I remember very clearly being in one of Mr. Doyle’s classes during my post-graduate certificate program and the discussion of ethics and public relations came up. It wasn’t a topic I was particularly interested in – we were close to graduation and I was nearly ready to sell my soul for a good job. Maybe not quite, but you know what I mean.
A few years later, I was working for a PR Firm in the city – those first few years were so formative. I worked at a municipality, then a school district, and landed at a small firm that specialized in motorsport racing, but my accounts were varied and included consumer products, charitable organizations, and race car drivers. If you’re a fan of motorsport in the United States, big tobacco companies still sponsor teams. In Canada, tobacco companies are barred from all advertising and sponsorships.
About a year into my work at the firm, I was asked to help manage an event and the public relations for an arts foundation that was honoring grant winners. The entire event was being underwritten by a “big” tobacco company. You see, even though tobacco companies couldn’t advertise or sponsor events in Canada, they could underwrite events and then have their big executives attend and speak at these events. I agreed to work on this project, and looking back I regret it. My naiveite in life allowed me ignore the bad feeling in my gut – that by working this project, I would be supporting “big” tobacco. Hindsight is 20/20.
My father (and almost all the Arabic fathers of the 80s I knew growing up) was a smoker. I remember pleading with my dad to stop smoking. Eventually, he did – and I was and am so proud of him for accomplishing this difficult feat.
But here’s the thing. The damage was already done. Like for so many of us growing up in the 80s in the heyday of big-tobacco sales and engagements. And big tobacco hid the truth from the public for DECADES. By the time information about the detriment to health was made known publicly, it was already too late. People were hooked, and even the people who weren’t hooked couldn’t get away from that wretched smell.
My father’s generation, and my own generation, is paying with our health for the damage done to us by big tobacco.
We all (I hope) know that smoking causes a host of illnesses, in both smokers and non-smokers exposed to second-hand smoke. But did you know that smoking is mutagenic? Mutagenic means that the thing (in this case, smoking and exposure to second-hand smoke) can change your DNA. Don’t believe me? Believe science.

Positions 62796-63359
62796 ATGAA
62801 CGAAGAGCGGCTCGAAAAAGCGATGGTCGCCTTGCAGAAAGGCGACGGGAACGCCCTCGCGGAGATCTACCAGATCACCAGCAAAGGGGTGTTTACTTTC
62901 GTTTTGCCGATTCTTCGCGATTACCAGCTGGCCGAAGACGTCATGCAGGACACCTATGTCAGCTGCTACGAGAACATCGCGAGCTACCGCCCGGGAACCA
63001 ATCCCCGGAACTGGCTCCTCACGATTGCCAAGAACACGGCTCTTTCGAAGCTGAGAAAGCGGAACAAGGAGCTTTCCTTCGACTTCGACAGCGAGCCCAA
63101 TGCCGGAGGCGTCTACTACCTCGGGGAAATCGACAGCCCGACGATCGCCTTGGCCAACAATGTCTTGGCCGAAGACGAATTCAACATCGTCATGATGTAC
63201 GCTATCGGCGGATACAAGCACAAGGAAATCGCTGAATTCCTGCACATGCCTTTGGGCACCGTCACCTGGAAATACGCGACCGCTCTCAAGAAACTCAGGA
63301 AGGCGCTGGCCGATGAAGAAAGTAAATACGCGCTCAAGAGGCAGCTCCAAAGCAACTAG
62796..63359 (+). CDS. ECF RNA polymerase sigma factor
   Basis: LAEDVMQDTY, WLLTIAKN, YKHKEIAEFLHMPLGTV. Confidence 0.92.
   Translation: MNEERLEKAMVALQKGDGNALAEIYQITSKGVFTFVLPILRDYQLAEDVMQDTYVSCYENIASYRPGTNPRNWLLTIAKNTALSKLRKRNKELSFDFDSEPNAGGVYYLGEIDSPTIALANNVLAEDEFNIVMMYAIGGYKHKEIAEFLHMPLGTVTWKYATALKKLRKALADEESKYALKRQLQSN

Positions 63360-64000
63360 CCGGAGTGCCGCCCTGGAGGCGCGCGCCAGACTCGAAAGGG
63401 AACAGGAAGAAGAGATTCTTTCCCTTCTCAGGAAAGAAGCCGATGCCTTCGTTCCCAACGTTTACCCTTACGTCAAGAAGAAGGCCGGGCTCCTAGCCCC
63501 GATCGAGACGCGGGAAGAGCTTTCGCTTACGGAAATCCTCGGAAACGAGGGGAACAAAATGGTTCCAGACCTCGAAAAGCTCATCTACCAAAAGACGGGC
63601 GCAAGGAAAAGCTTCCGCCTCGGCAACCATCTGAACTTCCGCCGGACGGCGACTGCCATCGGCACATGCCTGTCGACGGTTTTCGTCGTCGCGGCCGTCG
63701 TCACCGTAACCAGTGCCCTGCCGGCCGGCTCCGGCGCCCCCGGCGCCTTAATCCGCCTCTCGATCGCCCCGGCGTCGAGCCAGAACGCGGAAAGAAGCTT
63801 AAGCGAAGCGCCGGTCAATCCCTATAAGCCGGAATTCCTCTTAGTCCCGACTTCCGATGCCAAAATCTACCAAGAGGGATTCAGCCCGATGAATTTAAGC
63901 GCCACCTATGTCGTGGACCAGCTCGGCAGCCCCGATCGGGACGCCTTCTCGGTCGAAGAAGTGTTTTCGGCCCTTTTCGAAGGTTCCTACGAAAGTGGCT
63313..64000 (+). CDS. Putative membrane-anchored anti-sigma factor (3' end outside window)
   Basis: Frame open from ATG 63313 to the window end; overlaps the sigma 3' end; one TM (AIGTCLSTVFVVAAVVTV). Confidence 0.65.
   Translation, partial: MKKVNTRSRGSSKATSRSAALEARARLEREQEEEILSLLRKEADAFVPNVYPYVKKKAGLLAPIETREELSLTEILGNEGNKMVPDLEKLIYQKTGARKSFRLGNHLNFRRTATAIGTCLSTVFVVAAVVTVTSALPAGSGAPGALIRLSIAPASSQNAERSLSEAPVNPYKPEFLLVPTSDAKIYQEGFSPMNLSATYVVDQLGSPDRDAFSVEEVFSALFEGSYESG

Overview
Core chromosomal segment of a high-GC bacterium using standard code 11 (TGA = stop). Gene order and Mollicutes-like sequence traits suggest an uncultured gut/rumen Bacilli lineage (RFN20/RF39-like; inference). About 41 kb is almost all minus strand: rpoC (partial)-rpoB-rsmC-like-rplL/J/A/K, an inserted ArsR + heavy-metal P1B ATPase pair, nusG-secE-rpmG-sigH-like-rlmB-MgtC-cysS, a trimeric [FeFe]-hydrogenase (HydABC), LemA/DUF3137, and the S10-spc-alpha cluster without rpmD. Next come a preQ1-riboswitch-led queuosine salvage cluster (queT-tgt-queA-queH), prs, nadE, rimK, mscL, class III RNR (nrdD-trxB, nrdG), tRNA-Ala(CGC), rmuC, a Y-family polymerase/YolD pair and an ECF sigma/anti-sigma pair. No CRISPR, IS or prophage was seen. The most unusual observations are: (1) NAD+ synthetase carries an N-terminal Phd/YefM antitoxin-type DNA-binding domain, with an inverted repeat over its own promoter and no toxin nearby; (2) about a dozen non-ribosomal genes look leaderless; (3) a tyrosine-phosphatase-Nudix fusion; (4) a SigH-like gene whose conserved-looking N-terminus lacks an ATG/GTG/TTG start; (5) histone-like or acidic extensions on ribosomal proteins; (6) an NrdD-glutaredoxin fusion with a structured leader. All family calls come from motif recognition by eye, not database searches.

And guess what? Research shows that smokers – and children exposed to parental second-hand smoke – are two times more likely than non-smokers or those not exposed to second-hand smoke to be diagnosed with multiple sclerosis, and that same contingent are more likely to be diagnosed with progressive MS.
When we asked my darling’s neurologist how we could help prevent our children from getting MS – the kinds of choices that we could make for them in childhood that would be the most impactful – she said to protect them from second-hand smoke and to encourage them to avoid smoking. It wasn’t diet, or exercise (even though this is important.) Smoking is a highly influential comorbidity. I recognize that this is a simplistic view on the world around me – but it’s no wonder why so many of us are being diagnosed with auto-immune diseases.
Since growing up a little more over the last 12 years, my commitment against the tobacco industry has solidified itself. Smoking is not allowed in our house. I will not take my children to visit with those who smoke in their presence – thankfully, there are very few relatives who smoke now, but still there are some. Lastly, we will never tolerate our children smoking or vaping, of any kind – ever.
If you’re reading this and you smoke, I encourage you to speak with your physician about a smoking cessation program. Doctors want to help people quit smoking, and while it’s difficult – it isn’t impossible.